Just in case you want a visual on that, here is a German article with a picture of the burnt down SBG2 datacentre. Doesn’t look good.

                                        1. 2

                                          Some people have enough self-mockery to make fun of it:

                                          https://pr0gramm.com/

                                          1. 3

                                            yeah but these guys have offsite backups.. so apparently memes have more technical knowledge and backups

                                          1. -1

                                            FYI I am flagging this as the full drewdevault.com domain was banned from lobste.rs. I expect the admins to remove your post or ban you for posting those blog posts.

                                            1. 5

                                              Flagging it as what? None of the categories is appropriate. I find your desire for some post to be deleted or a person to be banned for posting something relevant appalling.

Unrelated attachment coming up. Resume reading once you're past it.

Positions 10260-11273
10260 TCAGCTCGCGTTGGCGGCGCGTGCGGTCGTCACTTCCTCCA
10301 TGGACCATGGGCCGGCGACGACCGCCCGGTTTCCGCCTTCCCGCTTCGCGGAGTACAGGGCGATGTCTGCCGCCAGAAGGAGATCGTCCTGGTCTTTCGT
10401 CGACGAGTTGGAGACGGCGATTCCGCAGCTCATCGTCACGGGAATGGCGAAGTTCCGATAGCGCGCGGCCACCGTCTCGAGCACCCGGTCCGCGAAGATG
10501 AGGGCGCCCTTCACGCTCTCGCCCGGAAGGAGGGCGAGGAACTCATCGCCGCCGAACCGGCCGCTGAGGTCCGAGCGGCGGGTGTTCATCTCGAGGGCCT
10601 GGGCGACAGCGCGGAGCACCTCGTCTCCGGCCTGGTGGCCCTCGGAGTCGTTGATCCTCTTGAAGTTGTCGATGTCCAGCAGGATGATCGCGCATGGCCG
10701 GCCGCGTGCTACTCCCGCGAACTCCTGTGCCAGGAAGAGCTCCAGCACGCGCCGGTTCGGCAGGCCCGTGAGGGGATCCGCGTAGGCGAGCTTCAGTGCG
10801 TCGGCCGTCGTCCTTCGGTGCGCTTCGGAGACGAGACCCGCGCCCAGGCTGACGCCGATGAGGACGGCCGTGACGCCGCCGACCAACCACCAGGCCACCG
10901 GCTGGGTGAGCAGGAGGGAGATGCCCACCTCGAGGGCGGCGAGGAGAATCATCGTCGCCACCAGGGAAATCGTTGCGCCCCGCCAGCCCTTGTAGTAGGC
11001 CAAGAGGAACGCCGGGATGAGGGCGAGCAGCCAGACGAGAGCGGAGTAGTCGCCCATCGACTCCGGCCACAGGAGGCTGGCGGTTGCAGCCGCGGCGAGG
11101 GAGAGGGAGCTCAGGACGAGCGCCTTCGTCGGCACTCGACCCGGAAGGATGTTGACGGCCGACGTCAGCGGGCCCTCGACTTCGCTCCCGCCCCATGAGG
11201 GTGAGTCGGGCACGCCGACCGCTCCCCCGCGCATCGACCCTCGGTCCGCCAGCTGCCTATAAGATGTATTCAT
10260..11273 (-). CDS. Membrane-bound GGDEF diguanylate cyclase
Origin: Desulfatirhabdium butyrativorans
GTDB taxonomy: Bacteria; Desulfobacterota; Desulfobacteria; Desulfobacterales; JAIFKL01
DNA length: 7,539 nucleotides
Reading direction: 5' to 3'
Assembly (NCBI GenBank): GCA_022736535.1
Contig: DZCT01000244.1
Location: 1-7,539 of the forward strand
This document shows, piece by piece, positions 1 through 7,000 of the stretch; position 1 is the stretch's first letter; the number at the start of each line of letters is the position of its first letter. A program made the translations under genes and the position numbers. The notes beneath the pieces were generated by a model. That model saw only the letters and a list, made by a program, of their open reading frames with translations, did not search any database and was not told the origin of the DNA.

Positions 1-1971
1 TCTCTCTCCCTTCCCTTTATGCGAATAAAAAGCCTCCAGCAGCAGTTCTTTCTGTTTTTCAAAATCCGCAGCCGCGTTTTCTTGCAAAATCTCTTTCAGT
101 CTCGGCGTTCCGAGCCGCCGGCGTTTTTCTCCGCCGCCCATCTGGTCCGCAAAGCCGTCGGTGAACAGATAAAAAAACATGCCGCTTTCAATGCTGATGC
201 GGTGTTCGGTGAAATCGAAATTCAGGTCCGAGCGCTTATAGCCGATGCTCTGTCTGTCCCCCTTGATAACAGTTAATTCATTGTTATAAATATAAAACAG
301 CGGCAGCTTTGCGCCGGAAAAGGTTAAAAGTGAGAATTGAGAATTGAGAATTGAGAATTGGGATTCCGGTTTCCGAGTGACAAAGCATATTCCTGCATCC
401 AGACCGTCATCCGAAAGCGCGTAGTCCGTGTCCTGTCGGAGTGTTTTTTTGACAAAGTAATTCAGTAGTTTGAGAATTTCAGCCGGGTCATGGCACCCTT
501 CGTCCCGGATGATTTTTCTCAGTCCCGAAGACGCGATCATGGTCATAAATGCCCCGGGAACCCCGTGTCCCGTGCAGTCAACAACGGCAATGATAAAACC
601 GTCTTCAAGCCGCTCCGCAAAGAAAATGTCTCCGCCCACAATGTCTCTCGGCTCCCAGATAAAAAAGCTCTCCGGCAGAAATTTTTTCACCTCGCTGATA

1. 4

                                                I wouldn’t expect a ban if someone didn’t know. It’s probably confusing to post something from someone who can’t respond, however.

                                                1. 3

                                                  Why was it banned? I don’t see a mention of the ban anywhere in the rules…

                                                  1. 3

                                                    Among the top 3 results here

                                                    https://lobste.rs/moderations?moderator=pushcx&what%5Bdomains%5D=domains